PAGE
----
The presence of valleys on ancient terrains of Mars suggest that liquid water flowed on the martian surface 3.8 billion years ago or before.
The above-freezing temperatures required to explain valley formation could have been transient, in response to frequent large meteorite impacts on early Mars, or they could have been caused by long-lived greenhouse warming.
Climate models that consider only the greenhouse gases carbon dioxide and water vapor have been unable to recreate warm surface conditions, given the lower solar luminosity at that time. Here we use a one-dimensional climate model to demonstrate that an atmosphere containing 1.3-4 bar of CO2 and water vapor, along with 5 to 20 percent H2, could have raised the mean surface temperature of early Mars above the freezing point of water.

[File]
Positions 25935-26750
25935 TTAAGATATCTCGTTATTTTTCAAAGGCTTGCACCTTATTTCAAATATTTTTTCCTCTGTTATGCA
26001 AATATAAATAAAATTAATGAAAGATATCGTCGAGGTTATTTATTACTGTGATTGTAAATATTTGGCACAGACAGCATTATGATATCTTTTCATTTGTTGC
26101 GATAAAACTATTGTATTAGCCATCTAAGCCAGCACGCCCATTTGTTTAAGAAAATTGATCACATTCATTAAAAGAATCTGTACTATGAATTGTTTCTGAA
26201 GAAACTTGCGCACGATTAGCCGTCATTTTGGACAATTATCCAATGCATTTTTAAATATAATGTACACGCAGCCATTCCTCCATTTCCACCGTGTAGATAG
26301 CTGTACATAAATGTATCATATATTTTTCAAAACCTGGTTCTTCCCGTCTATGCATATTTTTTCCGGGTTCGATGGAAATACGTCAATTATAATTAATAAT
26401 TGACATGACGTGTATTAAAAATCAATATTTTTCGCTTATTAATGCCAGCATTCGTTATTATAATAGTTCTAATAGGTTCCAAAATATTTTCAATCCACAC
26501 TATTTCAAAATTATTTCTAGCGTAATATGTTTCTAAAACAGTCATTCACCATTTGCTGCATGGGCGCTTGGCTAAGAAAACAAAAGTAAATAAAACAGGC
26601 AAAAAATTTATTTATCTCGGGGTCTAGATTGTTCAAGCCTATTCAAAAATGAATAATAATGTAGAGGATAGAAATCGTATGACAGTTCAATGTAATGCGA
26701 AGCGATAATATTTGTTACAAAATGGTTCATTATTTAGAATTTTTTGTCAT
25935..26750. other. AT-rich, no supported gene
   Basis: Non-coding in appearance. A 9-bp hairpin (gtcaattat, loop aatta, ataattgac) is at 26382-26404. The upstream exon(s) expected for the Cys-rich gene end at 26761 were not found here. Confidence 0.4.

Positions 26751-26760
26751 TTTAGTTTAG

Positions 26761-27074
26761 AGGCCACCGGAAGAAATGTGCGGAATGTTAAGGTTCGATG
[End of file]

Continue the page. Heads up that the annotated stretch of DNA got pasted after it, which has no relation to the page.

Vigorous volcanic outgassing from a highly reduced early martian mantle is expected to provide sufficient atmospheric H2 and CO2, the latter from the photochemical oxidation of outgassed CH4 and CO, to form a CO2-H2 greenhouse. Such a dense early martian atmosphere is consistent with independent estimates of surface pressure based on cratering data.
Ramses M. Ramirez, Ravi Kopparapu, Michael E. Zugger, Tyler D. Robinson, Richard Freedman, James F. Kasting (Submitted on 26 May 2014) Comments: 48 pages, 12 figures, and 4 tables. The official Nature Geoscience version is found here: this http URL
Subjects: Earth and Planetary Astrophysics (astro-ph.EP)
Journal reference: Nature Geoscience 7, 59 to 63 (2014) DOI: 10.1038/ngeo2000
Cite as: arXiv:1405.6701 [astro-ph.EP] (or arXiv:1405.6701v1 [astro-ph.EP] for this version)
Submission history From: Ramses Ramirez [v1] Mon, 26 May 2014 19:59:32 GMT (917kb)
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